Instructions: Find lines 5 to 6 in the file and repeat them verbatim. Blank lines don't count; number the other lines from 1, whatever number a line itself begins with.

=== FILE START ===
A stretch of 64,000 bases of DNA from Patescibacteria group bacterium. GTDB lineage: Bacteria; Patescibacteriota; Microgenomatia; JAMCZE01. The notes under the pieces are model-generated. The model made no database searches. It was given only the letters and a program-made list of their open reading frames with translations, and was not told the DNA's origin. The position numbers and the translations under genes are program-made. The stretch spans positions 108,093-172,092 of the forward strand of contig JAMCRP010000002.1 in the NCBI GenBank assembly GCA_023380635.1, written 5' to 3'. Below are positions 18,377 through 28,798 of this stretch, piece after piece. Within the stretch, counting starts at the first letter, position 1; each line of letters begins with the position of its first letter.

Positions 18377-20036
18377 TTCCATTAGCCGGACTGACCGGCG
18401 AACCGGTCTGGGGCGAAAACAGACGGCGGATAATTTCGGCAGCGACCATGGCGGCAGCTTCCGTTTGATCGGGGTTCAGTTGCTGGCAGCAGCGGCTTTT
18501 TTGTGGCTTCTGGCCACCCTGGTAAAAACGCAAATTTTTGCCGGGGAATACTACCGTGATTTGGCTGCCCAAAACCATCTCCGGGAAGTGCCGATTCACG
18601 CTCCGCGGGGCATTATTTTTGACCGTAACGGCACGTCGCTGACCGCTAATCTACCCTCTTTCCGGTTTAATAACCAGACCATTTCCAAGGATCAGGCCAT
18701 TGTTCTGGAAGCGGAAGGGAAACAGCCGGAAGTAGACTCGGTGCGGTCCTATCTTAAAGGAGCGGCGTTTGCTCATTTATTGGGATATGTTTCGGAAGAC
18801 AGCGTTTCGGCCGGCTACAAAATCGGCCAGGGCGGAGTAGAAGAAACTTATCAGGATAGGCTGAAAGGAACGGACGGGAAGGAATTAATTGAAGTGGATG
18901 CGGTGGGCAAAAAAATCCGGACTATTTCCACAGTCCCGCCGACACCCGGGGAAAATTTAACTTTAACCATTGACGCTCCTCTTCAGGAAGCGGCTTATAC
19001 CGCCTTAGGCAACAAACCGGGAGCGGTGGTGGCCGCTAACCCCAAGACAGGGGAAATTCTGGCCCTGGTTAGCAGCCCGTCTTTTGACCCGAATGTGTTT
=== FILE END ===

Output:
18501 TTGTGGCTTCTGGCCACCCTGGTAAAAACGCAAATTTTTGCCGGGGAATACTACCGTGATTTGGCTGCCCAAAACCATCTCCGGGAAGTGCCGATTCACG
18601 CTCCGCGGGGCATTATTTTTGACCGTAACGGCACGTCGCTGACCGCTAATCTACCCTCTTTCCGGTTTAATAACCAGACCATTTCCAAGGATCAGGCCAT